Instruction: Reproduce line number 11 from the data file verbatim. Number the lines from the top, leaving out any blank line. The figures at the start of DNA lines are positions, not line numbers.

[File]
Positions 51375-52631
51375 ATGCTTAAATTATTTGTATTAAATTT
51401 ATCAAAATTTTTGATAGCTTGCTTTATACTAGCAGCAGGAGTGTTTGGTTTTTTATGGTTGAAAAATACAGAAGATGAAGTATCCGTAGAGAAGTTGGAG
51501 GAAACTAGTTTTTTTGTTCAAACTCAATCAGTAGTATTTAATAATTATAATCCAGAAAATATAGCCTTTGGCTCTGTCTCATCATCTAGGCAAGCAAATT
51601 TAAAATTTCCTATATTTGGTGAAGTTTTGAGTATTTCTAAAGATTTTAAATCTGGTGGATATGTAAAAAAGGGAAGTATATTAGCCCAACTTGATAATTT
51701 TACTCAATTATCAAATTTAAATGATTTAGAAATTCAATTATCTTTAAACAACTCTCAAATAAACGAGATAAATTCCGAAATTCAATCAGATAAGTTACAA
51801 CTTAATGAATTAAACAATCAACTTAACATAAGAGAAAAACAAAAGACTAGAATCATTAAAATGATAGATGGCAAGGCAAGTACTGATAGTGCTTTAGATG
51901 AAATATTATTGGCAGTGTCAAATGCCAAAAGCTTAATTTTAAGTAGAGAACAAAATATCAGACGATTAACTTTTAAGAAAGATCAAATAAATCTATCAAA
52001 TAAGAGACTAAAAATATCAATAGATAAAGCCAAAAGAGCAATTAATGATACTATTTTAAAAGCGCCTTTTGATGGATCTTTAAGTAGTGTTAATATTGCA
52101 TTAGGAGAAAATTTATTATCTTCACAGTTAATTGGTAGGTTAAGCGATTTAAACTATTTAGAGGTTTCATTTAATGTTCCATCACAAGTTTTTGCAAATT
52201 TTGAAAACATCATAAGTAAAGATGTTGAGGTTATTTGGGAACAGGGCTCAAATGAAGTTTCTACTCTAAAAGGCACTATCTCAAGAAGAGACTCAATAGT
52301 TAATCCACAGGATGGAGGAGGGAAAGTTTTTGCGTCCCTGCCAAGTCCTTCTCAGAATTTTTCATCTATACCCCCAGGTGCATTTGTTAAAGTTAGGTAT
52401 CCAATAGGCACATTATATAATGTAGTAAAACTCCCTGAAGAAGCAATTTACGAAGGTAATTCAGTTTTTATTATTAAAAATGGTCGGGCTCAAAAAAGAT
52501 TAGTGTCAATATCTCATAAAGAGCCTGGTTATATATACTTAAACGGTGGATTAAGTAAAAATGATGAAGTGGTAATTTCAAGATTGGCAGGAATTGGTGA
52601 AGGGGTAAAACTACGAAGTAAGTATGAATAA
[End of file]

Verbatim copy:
52201 TTGAAAACATCATAAGTAAAGATGTTGAGGTTATTTGGGAACAGGGCTCAAATGAAGTTTCTACTCTAAAAGGCACTATCTCAAGAAGAGACTCAATAGT